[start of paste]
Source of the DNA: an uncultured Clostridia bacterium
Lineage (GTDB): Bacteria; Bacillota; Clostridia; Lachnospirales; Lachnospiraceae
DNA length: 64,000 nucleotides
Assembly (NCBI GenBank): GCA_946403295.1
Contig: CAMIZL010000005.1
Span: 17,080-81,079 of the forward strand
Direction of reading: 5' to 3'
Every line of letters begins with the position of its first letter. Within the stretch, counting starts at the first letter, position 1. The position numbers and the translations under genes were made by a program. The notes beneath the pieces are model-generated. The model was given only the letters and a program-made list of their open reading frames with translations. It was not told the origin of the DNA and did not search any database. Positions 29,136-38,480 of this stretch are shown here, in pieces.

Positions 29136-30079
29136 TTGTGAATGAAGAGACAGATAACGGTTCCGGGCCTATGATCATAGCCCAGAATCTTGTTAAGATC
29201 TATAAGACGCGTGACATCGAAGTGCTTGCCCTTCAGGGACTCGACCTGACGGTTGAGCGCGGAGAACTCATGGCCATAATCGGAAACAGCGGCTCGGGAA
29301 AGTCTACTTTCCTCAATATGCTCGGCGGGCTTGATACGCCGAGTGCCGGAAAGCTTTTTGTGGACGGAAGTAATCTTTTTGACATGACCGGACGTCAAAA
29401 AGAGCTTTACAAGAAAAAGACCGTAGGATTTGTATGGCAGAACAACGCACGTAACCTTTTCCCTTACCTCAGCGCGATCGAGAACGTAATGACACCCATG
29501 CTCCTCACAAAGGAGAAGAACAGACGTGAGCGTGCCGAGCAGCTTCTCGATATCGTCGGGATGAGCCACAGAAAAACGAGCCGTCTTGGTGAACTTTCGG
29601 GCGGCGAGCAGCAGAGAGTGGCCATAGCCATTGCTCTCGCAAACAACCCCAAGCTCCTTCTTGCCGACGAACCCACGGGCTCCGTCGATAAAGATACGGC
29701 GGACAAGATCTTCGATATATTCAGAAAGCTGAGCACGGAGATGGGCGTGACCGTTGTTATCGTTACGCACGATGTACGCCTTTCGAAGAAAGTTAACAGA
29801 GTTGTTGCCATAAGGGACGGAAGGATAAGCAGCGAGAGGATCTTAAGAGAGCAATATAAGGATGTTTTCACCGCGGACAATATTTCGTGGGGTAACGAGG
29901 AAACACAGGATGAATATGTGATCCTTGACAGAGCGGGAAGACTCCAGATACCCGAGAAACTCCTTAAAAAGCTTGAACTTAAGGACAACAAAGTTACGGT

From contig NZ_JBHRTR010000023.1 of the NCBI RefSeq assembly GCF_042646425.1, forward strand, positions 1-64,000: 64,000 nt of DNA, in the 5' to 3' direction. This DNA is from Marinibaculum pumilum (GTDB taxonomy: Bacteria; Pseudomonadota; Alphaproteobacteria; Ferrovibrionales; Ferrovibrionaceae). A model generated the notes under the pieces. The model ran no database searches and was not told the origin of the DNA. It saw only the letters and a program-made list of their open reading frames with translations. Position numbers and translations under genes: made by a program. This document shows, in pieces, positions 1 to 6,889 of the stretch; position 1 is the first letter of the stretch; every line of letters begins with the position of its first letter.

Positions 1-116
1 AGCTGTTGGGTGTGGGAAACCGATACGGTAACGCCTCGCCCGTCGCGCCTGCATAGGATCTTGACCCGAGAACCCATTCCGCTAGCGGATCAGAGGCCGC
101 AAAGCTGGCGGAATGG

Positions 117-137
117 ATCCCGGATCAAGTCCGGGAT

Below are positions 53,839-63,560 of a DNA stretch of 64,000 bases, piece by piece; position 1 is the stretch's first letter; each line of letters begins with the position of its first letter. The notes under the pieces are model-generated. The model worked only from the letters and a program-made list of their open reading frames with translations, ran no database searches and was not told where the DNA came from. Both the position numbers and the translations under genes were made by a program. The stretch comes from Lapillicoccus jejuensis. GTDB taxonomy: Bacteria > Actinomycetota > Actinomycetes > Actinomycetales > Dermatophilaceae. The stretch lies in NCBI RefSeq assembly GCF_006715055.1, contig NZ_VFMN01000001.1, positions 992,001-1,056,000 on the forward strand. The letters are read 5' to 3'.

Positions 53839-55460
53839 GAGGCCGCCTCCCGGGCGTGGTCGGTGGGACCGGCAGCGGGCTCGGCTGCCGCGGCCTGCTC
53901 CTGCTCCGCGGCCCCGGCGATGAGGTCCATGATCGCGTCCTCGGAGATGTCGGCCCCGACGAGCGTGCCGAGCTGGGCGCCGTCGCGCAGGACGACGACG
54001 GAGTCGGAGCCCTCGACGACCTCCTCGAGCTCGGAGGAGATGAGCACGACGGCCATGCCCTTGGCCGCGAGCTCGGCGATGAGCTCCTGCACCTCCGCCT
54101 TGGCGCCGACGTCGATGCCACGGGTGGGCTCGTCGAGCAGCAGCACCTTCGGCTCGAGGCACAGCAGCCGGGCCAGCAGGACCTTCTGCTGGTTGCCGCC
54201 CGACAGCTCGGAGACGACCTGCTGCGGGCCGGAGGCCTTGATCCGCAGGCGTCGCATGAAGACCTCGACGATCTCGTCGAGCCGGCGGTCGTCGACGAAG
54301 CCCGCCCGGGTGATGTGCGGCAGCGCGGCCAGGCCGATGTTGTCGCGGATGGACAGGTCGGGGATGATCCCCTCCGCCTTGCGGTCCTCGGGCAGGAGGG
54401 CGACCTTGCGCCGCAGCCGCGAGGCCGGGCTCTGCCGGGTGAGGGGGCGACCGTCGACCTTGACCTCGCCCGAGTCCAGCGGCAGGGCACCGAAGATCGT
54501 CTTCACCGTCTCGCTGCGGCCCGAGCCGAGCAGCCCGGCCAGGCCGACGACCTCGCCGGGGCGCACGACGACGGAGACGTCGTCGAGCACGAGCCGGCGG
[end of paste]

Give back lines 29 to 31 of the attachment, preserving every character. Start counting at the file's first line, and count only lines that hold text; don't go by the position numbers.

54001 GAGTCGGAGCCCTCGACGACCTCCTCGAGCTCGGAGGAGATGAGCACGACGGCCATGCCCTTGGCCGCGAGCTCGGCGATGAGCTCCTGCACCTCCGCCT
54101 TGGCGCCGACGTCGATGCCACGGGTGGGCTCGTCGAGCAGCAGCACCTTCGGCTCGAGGCACAGCAGCCGGGCCAGCAGGACCTTCTGCTGGTTGCCGCC
54201 CGACAGCTCGGAGACGACCTGCTGCGGGCCGGAGGCCTTGATCCGCAGGCGTCGCATGAAGACCTCGACGATCTCGTCGAGCCGGCGGTCGTCGACGAAG